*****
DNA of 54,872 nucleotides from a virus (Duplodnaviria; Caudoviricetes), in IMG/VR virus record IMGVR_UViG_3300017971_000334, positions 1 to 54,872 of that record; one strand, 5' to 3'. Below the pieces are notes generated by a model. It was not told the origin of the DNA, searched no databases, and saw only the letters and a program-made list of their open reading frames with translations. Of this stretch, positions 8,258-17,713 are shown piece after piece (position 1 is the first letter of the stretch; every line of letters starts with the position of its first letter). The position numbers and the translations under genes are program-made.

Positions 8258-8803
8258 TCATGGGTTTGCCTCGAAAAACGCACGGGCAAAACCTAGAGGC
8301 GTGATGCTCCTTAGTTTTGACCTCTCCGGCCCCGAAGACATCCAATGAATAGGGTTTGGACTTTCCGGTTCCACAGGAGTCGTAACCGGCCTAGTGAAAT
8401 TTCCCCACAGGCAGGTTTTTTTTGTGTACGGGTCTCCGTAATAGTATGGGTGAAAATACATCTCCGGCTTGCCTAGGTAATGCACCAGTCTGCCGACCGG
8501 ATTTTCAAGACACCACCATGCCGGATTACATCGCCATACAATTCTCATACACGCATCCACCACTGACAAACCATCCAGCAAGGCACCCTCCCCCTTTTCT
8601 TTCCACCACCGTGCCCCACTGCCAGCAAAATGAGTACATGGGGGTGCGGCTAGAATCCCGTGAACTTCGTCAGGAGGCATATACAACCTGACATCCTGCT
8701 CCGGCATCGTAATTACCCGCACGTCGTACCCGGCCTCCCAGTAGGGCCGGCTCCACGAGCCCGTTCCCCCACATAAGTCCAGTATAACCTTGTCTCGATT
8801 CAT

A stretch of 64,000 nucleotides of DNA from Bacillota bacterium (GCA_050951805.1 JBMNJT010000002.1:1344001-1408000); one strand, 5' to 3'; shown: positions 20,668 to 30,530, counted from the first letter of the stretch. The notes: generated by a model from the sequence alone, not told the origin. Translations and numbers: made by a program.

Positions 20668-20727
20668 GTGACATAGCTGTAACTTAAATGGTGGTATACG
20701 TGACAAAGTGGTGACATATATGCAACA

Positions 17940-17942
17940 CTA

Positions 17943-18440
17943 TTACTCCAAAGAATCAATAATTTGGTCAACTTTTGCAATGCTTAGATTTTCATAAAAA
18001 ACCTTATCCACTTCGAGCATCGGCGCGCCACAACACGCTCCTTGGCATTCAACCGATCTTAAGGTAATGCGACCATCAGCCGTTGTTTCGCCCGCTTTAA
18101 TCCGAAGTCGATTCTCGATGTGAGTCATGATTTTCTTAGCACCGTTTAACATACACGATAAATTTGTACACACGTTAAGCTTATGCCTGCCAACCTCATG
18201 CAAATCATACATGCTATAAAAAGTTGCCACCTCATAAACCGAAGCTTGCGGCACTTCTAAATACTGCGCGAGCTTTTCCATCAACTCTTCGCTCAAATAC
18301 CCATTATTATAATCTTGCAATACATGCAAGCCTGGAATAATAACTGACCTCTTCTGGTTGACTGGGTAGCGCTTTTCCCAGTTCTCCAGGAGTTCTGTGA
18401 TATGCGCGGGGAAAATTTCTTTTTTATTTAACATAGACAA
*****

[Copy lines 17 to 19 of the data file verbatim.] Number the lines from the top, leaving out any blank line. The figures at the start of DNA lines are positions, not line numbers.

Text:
17943 TTACTCCAAAGAATCAATAATTTGGTCAACTTTTGCAATGCTTAGATTTTCATAAAAA
18001 ACCTTATCCACTTCGAGCATCGGCGCGCCACAACACGCTCCTTGGCATTCAACCGATCTTAAGGTAATGCGACCATCAGCCGTTGTTTCGCCCGCTTTAA
18101 TCCGAAGTCGATTCTCGATGTGAGTCATGATTTTCTTAGCACCGTTTAACATACACGATAAATTTGTACACACGTTAAGCTTATGCCTGCCAACCTCATG